Photo of Philippine eagle

The current population is likely to number fewer than 250 mature individuals

Conservation laws not enforced 

Just 180 to 500 mature Philippine eagles are thought to remain in Mindanao, Luzon, Leyte and Samar islands, with forest loss and poaching the main threats to their survival. 

In the Philippines, Wildlife Act 9147 prohibits the killing, collection, possession, and maltreatment of wildlife, their byproducts and derivatives, as well as activities which threaten critical habitats, such as dumping of waste, burning, logging, quarrying, and mineral exploration and extraction. 

However, conservation laws do not appear to deter trapping of this magnificent species, and the law is not currently being strictly enforced. 

Misjudging the need for human care 

PEF spokesperson, Tatit Quiblat, highlights how important it is that eagles remain in the forest. “Many of the eagles we retrieved were reported or brought to us by individuals or groups who have good intentions for the birds. We appreciate their concern. However, this concern often translates to the incorrect thinking that we should ‘care’ for the eagle by taking it and keeping it in human care,” she adds. 

Close up photo of a captive Philippine eagle

This majestic Philippine eagle is threatened by poaching and habitat loss

Often, people surrender captured Philippine eagles, mistakenly thinking that they will get a reward. But, says Quiblat, “They should understand that transporting of eagles from their natural habitats in the forests is not a profitable deed. What we want to reward is human actions that ensure the eagles flourish in their natural habitats.” 

We are extremely distressed about these events. We call on all local government units and the media to advise their constituency on the appropriate response when a Philippine eagle has been found.” 

Visit the Philippine Eagle Foundation website 

Read the Philippine Star newspaper article on Philippine eagle poaching 

Find out more about the Philippine eagle on ARKive 

Helen Roddis, ARKive Species Text Author

May 23
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In the News: Spiders under threat

They may not be as popular as more charismatic animals such as mammals and birds, but spiders are just as vulnerable to human impacts, according to a new study.

Photo of male ladybird spider

Found in northern and central Europe, the ladybird spider is considered Endangered in Britain, but has yet to be classified by the IUCN.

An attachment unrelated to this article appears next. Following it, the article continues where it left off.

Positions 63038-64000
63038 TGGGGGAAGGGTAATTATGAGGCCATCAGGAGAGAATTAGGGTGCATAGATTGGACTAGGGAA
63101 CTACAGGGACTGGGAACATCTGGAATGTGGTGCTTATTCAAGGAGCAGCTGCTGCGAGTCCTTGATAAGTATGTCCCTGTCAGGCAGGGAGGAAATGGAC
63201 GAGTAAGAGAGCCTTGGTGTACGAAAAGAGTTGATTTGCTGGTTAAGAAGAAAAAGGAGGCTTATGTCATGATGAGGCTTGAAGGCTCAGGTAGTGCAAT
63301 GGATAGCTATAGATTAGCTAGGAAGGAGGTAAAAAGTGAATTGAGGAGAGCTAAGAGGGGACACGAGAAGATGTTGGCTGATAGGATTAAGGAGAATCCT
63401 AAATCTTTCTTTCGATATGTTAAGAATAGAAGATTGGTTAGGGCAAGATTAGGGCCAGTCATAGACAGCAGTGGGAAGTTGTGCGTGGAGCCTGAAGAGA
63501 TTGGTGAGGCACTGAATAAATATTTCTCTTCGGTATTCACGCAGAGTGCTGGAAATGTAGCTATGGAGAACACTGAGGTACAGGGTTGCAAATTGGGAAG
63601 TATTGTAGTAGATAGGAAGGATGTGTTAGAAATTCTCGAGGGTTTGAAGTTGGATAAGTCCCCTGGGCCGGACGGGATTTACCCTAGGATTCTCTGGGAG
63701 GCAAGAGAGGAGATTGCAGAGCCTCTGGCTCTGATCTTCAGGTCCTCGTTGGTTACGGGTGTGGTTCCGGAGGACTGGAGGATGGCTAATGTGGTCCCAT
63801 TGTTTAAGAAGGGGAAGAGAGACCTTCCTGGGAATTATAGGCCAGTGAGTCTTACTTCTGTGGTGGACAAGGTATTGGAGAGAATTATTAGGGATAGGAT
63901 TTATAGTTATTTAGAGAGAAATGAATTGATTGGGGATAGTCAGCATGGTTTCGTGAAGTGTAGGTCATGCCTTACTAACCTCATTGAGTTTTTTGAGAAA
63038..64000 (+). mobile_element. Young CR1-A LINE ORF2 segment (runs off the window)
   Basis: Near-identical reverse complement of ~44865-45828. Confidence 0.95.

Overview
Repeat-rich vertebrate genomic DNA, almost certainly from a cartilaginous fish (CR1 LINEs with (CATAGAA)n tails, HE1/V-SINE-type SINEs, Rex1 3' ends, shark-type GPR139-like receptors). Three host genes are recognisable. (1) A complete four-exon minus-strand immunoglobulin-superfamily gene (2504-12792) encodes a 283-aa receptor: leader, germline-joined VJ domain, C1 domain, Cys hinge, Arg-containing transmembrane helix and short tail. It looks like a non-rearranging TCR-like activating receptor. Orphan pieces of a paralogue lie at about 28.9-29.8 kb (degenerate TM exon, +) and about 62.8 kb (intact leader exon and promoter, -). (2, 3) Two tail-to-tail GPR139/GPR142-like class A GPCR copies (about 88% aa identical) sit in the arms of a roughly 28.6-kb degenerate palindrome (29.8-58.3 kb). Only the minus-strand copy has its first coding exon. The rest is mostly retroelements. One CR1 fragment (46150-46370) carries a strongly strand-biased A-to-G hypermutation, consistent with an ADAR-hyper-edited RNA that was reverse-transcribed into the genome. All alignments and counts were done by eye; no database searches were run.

Spiders in decline

The study, published in the journal Biological Conservation, looked at whether spiders are more tolerant of human actions than other species. It concluded that spiders suffer the same consequences of changes to their habitats as any other animal. However, compared to other animal groups, few spiders appear on the IUCN Red List as being in danger of extinction.

The researchers focused mainly on three ecosystems: agricultural land, pasture and forest. By combining the results of studies undertaken since the 1980s, they showed that human actions have had damaging impacts on spider numbers in farmland and pastures. The results for forests were less clear.

Photo of captive female Rameshwaram parachute spider

The Rameshwaram parachute spider, considered Critically Endangered due to the destruction of its habitat.

Growing threats

Spiders face a range of threats, including changes in vegetation structure due to fire, grazing and crop-growing. In forests, habitat fragmentation may be a problem, and the use of insecticides can also have an impact on spider populations. These threats may also affect the availability of the spiders’ prey.

The researchers proposed a number of solutions to protect spider populations, including a reduction in mechanical alterations to the land from activities such as ploughing, cutting and grazing. They also recommended that habitat fragmentation should be avoided and the use of insecticides controlled, and concluded that organic farming was likely to be of benefit to spiders.

Photo of no-eyed big-eyed wolf spider dorsal view

The intriguingly named no-eyed big-eyed wolf spider, classified as Endangered by the IUCN.

Spiders vital to ecosystems

Although spiders do not generally attract much public sympathy or attention, they play an important role as predators within terrestrial ecosystems. Spiders are also important to humans in controlling pest species.

Photo of peacock parachute spider

The peacock parachute spider is classified as Critically Endangered due to habitat destruction and degradation. It has also been collected for the pet trade.

Unfortunately, spider conservation has not been a high priority and the status of most species has not yet been formally assessed. Declining spider populations are a reminder of the importance of conserving less popular and less well-known animals, which are just as vital to natural ecosystems as their more charismatic counterparts.

View photos and videos of spiders on ARKive.

Liz Shaw, ARKive Species Text Author